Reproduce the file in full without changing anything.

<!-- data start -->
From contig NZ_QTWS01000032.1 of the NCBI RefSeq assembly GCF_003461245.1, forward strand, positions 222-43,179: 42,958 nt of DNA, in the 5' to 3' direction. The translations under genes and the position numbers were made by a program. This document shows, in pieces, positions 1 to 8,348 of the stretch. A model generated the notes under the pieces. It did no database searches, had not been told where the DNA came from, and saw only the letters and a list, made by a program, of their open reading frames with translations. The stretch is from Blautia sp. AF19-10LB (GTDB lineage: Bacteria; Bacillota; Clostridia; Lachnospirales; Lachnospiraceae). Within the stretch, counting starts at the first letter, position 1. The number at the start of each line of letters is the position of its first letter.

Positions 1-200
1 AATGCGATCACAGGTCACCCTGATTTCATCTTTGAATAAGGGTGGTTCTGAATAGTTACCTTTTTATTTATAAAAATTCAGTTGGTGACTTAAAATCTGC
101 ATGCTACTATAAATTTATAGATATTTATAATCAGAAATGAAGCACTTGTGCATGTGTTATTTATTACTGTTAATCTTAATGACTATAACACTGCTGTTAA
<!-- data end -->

From contig NZ_QTWS01000032.1 of the NCBI RefSeq assembly GCF_003461245.1, forward strand, positions 222-43,179: 42,958 nt of DNA, in the 5' to 3' direction. The translations under genes and the position numbers were made by a program. This document shows, in pieces, positions 1 to 8,348 of the stretch. A model generated the notes under the pieces. It did no database searches, had not been told where the DNA came from, and saw only the letters and a list, made by a program, of their open reading frames with translations. The stretch is from Blautia sp. AF19-10LB (GTDB lineage: Bacteria; Bacillota; Clostridia; Lachnospirales; Lachnospiraceae). Within the stretch, counting starts at the first letter, position 1. The number at the start of each line of letters is the position of its first letter.

Positions 1-200
1 AATGCGATCACAGGTCACCCTGATTTCATCTTTGAATAAGGGTGGTTCTGAATAGTTACCTTTTTATTTATAAAAATTCAGTTGGTGACTTAAAATCTGC
101 ATGCTACTATAAATTTATAGATATTTATAATCAGAAATGAAGCACTTGTGCATGTGTTATTTATTACTGTTAATCTTAATGACTATAACACTGCTGTTAA